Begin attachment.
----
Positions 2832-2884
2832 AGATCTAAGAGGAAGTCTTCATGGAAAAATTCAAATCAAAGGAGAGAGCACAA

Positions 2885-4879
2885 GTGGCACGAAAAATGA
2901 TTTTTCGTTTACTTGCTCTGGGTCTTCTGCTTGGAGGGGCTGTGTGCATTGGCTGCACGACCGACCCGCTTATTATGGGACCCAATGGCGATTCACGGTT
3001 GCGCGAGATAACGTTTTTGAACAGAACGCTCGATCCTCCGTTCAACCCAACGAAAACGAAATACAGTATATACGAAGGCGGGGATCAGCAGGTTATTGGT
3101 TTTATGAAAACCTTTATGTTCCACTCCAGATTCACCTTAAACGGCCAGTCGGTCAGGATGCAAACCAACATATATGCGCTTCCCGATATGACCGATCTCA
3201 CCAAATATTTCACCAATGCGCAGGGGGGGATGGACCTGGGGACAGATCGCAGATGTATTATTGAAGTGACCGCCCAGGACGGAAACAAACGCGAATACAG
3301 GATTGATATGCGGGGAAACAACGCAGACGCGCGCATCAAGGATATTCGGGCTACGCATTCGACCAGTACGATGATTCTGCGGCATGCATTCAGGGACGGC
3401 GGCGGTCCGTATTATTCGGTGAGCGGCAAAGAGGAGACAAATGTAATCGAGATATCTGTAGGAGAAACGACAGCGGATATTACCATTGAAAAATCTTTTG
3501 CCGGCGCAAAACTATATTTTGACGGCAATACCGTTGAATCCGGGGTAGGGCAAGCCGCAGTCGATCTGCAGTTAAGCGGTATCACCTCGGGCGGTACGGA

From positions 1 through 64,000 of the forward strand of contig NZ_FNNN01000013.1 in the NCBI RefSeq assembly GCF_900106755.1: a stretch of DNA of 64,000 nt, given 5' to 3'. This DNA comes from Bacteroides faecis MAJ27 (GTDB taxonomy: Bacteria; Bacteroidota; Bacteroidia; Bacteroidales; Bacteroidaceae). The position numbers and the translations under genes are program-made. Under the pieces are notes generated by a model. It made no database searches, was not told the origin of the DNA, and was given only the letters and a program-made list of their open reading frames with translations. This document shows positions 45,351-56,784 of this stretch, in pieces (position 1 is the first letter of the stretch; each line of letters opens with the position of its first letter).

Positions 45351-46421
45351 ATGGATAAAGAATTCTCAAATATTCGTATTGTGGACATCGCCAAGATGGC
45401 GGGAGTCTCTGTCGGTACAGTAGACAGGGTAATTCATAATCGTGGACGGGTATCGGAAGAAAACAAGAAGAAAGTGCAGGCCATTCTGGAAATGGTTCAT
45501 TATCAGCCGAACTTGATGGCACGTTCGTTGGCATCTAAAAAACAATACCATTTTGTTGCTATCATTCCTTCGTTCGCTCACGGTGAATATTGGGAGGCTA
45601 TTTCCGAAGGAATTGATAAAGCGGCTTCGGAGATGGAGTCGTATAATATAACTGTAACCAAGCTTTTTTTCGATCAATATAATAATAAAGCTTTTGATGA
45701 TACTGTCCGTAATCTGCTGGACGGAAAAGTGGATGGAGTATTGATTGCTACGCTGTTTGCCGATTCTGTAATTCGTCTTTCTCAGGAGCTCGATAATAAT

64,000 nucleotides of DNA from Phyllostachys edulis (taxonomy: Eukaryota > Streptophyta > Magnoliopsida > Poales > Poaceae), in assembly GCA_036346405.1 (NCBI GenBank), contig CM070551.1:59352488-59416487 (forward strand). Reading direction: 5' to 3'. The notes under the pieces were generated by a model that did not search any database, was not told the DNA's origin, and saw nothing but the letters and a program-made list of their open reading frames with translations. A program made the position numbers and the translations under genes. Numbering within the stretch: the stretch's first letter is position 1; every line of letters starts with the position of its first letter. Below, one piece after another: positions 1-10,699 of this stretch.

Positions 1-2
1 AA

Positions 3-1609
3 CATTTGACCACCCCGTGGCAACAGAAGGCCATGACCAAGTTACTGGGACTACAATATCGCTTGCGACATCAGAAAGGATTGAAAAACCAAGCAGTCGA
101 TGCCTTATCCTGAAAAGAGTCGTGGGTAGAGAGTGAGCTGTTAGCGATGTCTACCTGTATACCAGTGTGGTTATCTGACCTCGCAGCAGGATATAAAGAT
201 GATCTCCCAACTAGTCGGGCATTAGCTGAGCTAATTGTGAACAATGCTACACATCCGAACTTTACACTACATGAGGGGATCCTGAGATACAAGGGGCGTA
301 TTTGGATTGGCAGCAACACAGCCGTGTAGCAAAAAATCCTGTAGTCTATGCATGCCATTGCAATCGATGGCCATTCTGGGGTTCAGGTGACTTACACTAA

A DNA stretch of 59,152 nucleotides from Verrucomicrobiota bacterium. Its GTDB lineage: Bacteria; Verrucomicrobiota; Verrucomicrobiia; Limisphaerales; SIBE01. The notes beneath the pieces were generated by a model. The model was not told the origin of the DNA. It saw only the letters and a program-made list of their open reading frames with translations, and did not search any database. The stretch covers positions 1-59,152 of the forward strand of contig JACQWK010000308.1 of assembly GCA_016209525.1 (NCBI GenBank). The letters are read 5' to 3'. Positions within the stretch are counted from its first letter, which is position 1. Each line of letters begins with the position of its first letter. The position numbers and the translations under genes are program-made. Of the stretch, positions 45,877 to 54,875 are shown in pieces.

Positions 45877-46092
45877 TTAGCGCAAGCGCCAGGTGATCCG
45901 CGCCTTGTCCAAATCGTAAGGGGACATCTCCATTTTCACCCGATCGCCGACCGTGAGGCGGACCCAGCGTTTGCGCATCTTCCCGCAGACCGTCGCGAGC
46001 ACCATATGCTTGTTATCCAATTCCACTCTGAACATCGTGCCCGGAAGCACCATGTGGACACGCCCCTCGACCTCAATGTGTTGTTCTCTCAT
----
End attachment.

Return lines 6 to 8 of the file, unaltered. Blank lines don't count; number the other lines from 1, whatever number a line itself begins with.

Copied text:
3001 GCGCGAGATAACGTTTTTGAACAGAACGCTCGATCCTCCGTTCAACCCAACGAAAACGAAATACAGTATATACGAAGGCGGGGATCAGCAGGTTATTGGT
3101 TTTATGAAAACCTTTATGTTCCACTCCAGATTCACCTTAAACGGCCAGTCGGTCAGGATGCAAACCAACATATATGCGCTTCCCGATATGACCGATCTCA
3201 CCAAATATTTCACCAATGCGCAGGGGGGGATGGACCTGGGGACAGATCGCAGATGTATTATTGAAGTGACCGCCCAGGACGGAAACAAACGCGAATACAG